hy drofracking returns to the surface, carry ing drilling chem icals, v ery high
lev els of salts and, at tim es, naturally occurring radioactiv e m aterial.

While m ost states require drillers to dispose of this water in underground storage
wells below im perm eable rock lay ers, Pennsy lv ania has few such wells. It is the
only state that has allowed drillers to discharge m uch of their w aste through
sewage treatm ent plants into riv ers.

Regulators hav e theorized that passing drilling waste through the plants is safe
because m ost toxic m aterial will settle during the treatm ent process into a sludge
that can be trucked to a landfill, and whatev er toxic m aterial rem ains in the
wastewater will be diluted when m ixed into riv ers. But som e plants were taking
such large am ounts of waste with high salt lev els in 2 008 that downstream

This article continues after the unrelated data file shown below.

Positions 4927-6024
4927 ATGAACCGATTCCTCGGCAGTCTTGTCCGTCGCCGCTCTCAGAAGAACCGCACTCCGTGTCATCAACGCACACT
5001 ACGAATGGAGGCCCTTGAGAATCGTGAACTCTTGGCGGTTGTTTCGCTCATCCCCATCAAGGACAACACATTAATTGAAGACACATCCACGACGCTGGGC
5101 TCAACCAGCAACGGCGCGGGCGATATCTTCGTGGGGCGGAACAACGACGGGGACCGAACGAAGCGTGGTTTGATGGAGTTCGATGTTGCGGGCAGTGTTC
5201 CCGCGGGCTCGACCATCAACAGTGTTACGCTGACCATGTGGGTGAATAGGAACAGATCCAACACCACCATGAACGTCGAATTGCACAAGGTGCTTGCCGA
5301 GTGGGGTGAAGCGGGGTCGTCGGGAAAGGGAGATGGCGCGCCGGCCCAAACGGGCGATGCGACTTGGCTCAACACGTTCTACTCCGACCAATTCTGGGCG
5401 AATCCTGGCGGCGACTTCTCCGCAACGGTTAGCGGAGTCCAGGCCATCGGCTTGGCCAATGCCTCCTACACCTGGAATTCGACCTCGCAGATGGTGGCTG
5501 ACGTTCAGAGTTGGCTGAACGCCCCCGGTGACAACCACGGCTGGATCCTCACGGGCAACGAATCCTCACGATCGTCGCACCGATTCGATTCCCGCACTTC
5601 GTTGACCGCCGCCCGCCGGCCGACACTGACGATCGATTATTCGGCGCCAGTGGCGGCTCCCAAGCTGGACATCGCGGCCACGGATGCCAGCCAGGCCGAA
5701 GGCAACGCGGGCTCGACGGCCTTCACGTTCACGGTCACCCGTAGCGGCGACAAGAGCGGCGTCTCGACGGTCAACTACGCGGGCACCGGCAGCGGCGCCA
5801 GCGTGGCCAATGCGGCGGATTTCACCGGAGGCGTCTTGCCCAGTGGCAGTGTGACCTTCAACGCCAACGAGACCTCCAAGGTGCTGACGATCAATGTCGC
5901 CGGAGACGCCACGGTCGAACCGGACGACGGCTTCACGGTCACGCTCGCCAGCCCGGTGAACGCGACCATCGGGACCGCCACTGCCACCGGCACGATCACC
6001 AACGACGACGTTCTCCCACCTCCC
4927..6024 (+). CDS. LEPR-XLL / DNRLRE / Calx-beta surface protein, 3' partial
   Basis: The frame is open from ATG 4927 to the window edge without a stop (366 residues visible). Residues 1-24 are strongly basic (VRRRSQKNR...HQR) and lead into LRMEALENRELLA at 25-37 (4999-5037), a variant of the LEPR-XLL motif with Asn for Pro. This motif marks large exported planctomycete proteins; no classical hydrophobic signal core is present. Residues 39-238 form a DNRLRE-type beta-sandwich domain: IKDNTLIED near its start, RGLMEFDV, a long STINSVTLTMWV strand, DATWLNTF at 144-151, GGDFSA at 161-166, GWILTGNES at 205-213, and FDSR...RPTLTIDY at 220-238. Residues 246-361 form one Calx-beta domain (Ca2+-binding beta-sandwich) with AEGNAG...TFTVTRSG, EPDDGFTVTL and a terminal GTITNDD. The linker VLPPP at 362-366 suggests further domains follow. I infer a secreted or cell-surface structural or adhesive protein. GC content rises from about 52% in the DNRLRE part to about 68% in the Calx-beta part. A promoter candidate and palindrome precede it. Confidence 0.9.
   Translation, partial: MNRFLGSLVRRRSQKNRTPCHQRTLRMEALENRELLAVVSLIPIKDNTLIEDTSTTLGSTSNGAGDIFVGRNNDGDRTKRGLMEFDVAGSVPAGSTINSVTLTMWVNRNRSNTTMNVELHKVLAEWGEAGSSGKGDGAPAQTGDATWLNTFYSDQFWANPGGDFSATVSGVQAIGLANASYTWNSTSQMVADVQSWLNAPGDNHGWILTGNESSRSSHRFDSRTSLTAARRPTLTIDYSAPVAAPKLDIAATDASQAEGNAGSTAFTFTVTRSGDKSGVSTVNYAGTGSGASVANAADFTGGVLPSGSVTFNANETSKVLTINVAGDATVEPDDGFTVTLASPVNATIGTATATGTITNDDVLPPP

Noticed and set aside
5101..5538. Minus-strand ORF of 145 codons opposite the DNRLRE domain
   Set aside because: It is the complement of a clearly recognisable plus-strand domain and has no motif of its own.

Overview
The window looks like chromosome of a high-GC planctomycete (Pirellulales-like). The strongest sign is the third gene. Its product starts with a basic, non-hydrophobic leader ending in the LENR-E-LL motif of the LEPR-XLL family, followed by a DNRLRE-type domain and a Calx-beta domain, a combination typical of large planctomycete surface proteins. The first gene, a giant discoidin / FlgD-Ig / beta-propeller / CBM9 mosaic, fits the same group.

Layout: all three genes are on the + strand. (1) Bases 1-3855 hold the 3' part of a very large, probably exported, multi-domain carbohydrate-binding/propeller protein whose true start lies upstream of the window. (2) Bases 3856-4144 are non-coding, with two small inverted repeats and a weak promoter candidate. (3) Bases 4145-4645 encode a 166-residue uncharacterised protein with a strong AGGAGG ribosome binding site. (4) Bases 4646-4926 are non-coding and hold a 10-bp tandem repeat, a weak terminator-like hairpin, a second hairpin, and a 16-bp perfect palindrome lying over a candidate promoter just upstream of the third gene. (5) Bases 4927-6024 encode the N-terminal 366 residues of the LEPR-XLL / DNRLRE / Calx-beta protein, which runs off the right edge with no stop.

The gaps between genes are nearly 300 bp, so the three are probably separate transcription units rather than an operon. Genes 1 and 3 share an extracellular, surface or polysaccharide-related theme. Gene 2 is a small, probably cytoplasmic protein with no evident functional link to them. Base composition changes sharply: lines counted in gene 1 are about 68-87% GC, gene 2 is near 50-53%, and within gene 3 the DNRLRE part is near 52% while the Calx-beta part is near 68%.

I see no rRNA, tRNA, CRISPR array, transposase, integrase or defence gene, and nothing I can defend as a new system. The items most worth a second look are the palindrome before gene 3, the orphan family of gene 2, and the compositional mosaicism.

utilities started com plaining that the riv er water was eating aw ay at their
m achines.

Regulators and drilling com panies hav e said that these cases, and others, were
isolated.

“The wastewater treatm ent plants are effectiv e at what they ’re designed to do —
rem ov e m aterial from wastewater,” said Jam ie Legenos, a spokeswom an for the
Pennsy lv ania Departm ent of Env ironm ental Protection, adding that the
radioactiv e m aterial and the salts were being properly handled.

Overwhelmed, Underprepared

For proof that radioactiv e elem ents in drilling w aste are not a concern, industry
spokesm en and regulators often point to the results of wastewater tests from a
2 009 draft report conducted by New York State and a 1 995 report by
Pennsy lv ania that found that radioactiv ity in drilling waste was not a threat.
These two reports were based on sam ples from roughly 1 3 gas wells in New York
and 2 9 in Pennsy lv ania.

But a rev iew by The Tim es of m ore than 3 0,000 pages of federal, state and
com pany records relating to m ore than 2 00 gas wells in Pennsy lv ania, 40 in
West Virginia and 2 0 public and priv ate w astewater treatm ent plants offers a